In his book, The Disciple-Making Church, author Glen MacDonald tells of a leadership meeting at the church where he attended. The meeting was running long. It was late in the evening, but things were starting to wind down. The question was asked, “Does anyone have anything else?” Everyone knows the answer to that question. It’s an emphatic, “No,” because everyone is ready to go home. But this particular night, one gentleman could not help himself. To everyone’s dismay, he said, “I have a question.” The question was this: “How long do you think it would take for someone visiting our church to hear about their need for Christ and then how to act upon it?” That, my friends, is a church-changing question.
Sadly, too many of our churches have become “issues” focused. They spend an exorbitant amount of time talking about what everyone else is doing wrong instead of making and growing disciples. Others have become consumer-driven and cater to the masses while ignoring Biblical precedent . There are those churches that have immersed themselves in a cultural movement or cause, yet have lost sight of the goal in the process. It’s not that certain issues are unimportant, but they should never define your church. If the only thing people know about your church is that you let women lead a prayer or that you oppose instrumental music in worship or that you have an incredible children’s program, then that’s a problem. If all we ever do is bang the drum and pat ourselves on the back for standing against error, then that’s a problem. If a church is so numbers-driven that they become more concerned about rear-ends in the pew than souls in the kingdom, then that’s a problem.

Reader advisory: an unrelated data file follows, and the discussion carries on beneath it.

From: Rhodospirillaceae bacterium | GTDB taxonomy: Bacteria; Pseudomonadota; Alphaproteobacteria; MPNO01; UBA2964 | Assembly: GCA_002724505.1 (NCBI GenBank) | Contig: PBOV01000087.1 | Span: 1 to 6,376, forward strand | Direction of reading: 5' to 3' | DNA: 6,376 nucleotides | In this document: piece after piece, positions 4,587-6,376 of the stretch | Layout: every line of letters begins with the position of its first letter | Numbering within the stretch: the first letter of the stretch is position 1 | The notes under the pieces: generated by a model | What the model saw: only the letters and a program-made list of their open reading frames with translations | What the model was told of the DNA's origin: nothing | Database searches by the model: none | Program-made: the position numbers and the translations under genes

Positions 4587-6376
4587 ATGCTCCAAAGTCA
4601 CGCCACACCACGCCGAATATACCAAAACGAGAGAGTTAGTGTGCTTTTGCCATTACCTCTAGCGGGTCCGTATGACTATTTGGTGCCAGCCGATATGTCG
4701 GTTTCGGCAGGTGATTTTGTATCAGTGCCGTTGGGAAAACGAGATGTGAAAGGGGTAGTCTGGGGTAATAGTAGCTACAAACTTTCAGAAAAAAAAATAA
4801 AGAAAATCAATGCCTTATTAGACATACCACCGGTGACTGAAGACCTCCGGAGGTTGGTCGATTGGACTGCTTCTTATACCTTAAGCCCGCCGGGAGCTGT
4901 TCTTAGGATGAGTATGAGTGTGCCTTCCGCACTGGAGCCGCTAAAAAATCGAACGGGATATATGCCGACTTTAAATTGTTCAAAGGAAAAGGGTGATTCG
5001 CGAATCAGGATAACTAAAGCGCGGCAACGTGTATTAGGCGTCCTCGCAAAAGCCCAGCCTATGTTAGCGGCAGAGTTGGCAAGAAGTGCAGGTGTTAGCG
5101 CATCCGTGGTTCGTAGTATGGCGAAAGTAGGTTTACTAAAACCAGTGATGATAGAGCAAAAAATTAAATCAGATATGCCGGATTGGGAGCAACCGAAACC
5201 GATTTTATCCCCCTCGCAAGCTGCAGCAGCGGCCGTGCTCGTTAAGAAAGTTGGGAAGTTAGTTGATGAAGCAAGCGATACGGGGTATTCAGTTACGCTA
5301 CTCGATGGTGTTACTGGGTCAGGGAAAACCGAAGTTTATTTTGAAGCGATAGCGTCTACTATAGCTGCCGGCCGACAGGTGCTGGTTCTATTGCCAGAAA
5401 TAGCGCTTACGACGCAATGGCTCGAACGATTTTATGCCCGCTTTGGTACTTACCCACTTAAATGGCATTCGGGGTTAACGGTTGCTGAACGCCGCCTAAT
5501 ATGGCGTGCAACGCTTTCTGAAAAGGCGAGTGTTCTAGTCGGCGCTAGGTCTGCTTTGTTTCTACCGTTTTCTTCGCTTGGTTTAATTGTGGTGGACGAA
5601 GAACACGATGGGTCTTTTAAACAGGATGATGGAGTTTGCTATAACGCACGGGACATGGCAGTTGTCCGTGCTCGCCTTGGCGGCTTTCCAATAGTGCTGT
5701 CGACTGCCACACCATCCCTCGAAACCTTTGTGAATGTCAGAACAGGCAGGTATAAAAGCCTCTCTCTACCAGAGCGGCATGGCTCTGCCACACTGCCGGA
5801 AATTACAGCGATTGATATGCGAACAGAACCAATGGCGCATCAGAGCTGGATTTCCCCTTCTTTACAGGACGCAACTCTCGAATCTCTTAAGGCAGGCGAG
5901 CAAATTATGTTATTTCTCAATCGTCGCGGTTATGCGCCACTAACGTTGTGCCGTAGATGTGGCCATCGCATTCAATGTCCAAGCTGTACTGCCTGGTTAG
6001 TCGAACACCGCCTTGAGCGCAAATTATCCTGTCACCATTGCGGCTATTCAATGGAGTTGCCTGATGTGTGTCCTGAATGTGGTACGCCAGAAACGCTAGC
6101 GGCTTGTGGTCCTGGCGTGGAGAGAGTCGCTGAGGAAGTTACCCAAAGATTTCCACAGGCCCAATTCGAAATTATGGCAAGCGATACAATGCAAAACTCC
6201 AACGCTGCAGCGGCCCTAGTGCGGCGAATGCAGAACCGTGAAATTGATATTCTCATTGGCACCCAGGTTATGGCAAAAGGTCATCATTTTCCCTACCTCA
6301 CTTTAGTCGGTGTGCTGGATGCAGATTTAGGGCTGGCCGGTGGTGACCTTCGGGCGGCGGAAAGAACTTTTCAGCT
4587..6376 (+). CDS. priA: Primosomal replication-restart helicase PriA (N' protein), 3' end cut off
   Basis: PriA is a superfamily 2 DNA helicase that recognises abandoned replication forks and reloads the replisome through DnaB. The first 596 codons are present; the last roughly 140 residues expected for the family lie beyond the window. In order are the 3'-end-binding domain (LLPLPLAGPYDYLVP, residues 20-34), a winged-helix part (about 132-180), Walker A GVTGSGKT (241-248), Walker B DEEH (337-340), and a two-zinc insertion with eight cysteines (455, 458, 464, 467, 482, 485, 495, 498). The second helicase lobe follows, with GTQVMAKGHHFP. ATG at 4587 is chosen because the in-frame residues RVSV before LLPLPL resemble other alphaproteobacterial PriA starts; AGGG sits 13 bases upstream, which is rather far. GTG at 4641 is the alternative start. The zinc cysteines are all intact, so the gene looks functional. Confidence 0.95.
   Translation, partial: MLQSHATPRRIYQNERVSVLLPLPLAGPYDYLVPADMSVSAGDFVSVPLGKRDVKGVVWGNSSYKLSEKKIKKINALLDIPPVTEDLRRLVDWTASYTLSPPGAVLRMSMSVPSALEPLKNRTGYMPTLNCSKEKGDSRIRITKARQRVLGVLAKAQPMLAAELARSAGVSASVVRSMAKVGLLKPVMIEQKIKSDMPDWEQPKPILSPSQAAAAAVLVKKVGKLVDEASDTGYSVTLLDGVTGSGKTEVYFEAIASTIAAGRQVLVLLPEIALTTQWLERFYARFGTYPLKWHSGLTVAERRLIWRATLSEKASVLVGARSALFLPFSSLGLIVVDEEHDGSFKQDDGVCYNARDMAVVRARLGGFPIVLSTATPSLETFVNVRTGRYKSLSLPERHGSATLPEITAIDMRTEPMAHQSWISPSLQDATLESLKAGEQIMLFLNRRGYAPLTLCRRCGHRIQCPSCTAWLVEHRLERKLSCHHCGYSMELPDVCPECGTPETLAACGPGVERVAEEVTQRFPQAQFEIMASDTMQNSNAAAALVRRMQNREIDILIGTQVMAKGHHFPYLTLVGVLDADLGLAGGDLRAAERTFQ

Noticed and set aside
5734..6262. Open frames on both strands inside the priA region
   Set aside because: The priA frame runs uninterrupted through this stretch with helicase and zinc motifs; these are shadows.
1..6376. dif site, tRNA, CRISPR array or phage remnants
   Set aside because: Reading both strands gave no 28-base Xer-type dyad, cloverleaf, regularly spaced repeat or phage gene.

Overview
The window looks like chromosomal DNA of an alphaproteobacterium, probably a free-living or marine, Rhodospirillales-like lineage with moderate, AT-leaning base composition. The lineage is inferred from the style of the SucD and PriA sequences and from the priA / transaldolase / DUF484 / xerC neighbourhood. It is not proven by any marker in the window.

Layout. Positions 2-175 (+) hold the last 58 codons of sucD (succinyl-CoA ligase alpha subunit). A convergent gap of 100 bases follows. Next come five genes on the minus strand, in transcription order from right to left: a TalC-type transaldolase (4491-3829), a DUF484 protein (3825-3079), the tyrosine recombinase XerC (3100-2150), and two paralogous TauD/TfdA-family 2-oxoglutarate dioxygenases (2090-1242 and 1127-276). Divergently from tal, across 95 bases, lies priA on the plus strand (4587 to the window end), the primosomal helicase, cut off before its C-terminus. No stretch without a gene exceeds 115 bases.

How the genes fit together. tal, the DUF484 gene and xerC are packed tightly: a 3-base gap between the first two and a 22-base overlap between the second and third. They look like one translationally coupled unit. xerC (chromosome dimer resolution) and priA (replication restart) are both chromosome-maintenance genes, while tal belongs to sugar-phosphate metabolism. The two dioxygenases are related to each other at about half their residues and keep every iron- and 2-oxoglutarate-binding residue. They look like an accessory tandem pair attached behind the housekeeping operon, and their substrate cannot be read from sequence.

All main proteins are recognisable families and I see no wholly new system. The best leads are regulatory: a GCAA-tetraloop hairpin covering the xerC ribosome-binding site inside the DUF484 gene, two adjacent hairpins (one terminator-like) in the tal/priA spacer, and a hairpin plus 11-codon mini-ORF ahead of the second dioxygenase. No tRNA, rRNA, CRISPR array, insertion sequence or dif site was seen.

A church can be about a lot of things, but if its primary focus is not Jesus and the gospel, then it’s not a scriptural church (Mt. 28:18-20; See 2 Cor. 5:18-20). The Lord’s church is defined by the MAN and the MESSAGE. This doesn’t mean that we toss doctrine aside. Quite the contrary. It’s the teachings of Jesus that shape who we are (Jn. 14:15). But, all too often, we zero in on being right at the expense of being Christ-like. Truth is paramount to who we are and what we’re about. However, preaching the truth in love is a means to an end, and that end is making and growing disciples.
What should be shaping your church is a love for God and a love for people. And not just church people. All people. That’s what it means to be a gospel-shaped church.